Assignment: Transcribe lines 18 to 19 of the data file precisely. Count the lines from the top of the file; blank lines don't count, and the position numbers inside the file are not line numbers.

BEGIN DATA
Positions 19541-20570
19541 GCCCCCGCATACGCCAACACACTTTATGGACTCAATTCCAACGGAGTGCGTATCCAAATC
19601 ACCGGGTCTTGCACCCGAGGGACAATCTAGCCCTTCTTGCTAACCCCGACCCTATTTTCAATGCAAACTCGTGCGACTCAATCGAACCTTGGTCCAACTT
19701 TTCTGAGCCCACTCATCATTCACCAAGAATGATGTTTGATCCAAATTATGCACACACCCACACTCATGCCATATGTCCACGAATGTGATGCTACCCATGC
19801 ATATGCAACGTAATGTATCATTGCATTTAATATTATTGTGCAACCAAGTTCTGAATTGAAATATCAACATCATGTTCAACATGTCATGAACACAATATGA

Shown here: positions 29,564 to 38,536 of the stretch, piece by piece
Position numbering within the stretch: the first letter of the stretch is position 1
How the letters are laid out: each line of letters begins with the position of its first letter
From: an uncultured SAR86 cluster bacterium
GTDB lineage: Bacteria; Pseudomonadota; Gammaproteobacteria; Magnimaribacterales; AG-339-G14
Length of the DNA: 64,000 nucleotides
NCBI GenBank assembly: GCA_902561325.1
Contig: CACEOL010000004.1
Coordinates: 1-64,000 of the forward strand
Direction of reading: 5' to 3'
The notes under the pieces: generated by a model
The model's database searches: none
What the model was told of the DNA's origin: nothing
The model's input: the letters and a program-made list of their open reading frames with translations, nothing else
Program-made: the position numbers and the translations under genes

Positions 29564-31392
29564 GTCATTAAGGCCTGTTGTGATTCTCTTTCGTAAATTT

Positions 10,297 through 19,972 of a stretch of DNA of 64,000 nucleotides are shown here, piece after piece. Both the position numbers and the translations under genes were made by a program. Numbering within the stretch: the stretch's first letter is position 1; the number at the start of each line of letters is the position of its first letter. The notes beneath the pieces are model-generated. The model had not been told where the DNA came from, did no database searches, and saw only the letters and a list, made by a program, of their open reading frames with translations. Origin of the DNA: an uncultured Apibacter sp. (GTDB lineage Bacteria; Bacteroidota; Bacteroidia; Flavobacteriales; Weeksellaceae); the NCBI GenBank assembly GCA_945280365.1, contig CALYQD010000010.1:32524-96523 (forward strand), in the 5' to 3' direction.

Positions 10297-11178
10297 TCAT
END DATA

What the model was told of the DNA's origin: nothing
The model's input: the letters and a program-made list of their open reading frames with translations, nothing else